Japan’s Economy Contracts 0.9% In Q3: Revised GDP Data

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Japanese Bank Note
The word Yen is pictured on a Japanese bank note at Interbank Inc. money exchange in Tokyo.

Japan's gross domestic product contracted in the third quarter in comparison to that in the previous quarter due to the soft global demand and the weakening domestic consumption in the world's third biggest economy.

According to the revised data released Monday by the Cabinet Office, Japan’s GDP, which measures the annualized change in the inflation-adjusted value of all goods and services produced by the economy, shrank to 0.9 percent in the quarter ending Sept. 30, down from a 0.1 percent rise in the previous three months.

This comes after Japan reported last month that the retail sales fell in October compared to those in the same month last year, indicating a faltering of consumer spending, which accounts for the majority of overall economic activity. The data released by the Ministry of Economy, Trade and Industry show that Japan’s retail sales, which measure the total value of inflation-adjusted sales at the retail level, fell 1.2 percent in October from the same month a year earlier, down from a 0.4 percent rise in September.

Japan’s manufacturing activity contracted in November to a 19-month low, increasing concerns about a slowdown. According to the data released last month by Markit/JMMA, the headline Purchasing Managers’ Index fell to 46.5 in November from 46.9 in October. Any number below 50 indicates an economic contraction. The continued shrinking of the manufacturing activity would increase the likelihood of a sharp contraction in the economy.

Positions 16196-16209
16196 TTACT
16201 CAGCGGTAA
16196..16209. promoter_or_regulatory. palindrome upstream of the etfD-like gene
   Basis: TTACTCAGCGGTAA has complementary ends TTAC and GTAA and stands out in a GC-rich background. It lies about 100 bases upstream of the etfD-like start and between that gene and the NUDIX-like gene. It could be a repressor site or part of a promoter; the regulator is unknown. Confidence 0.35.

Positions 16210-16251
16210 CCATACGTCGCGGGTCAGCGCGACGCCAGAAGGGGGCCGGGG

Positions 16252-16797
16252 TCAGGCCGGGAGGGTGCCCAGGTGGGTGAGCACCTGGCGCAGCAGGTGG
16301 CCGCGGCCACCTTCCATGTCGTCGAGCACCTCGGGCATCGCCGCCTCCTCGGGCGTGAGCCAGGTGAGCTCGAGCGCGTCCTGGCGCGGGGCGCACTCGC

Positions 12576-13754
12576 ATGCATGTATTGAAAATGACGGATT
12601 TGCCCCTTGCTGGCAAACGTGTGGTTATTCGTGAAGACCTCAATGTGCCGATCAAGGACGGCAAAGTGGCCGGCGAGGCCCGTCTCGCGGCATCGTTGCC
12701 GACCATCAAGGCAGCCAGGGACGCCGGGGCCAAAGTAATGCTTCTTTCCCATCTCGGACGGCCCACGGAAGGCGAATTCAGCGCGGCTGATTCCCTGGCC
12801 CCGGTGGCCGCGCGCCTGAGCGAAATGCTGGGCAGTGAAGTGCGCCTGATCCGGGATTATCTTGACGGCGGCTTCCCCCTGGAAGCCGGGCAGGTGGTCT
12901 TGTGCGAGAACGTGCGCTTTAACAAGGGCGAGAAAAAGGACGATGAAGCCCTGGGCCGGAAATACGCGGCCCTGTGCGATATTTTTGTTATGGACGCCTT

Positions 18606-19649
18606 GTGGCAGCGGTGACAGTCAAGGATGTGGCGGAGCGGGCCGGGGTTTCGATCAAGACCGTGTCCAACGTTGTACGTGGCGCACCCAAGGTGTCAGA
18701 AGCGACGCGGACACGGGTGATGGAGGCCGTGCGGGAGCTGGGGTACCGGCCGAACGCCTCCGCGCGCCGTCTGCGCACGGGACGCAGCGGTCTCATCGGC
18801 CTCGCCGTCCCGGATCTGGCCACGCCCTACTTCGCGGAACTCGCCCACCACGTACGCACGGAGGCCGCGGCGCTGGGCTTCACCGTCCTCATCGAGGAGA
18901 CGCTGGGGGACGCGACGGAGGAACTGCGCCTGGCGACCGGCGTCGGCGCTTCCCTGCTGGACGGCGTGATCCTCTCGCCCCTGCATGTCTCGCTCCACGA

The continuing debt crisis in Europe and a strong yen have also hurt the demand for exports, the key driver of Japan's economy.  Investors see an urgent need for policymakers to evolve measures that strengthen the growth potential of the economy, which many expect to be announced after the elections in December.

With Japan's gross domestic product contracting in the third quarter in comparison to the previous quarter, the policymakers are under pressure to further ease the monetary policy.

Also, last month, Japan faced a sudden development on the political scene with Prime Minister Yoshihiko Noda dissolving the Diet ahead of the general elections to be held Dec. 16. Investor confidence rose amid hopes that the main opposition, the Liberal Democratic Party, led by Shinzo Abe who is the proponent of aggressive monetary easing measures, would win the elections.

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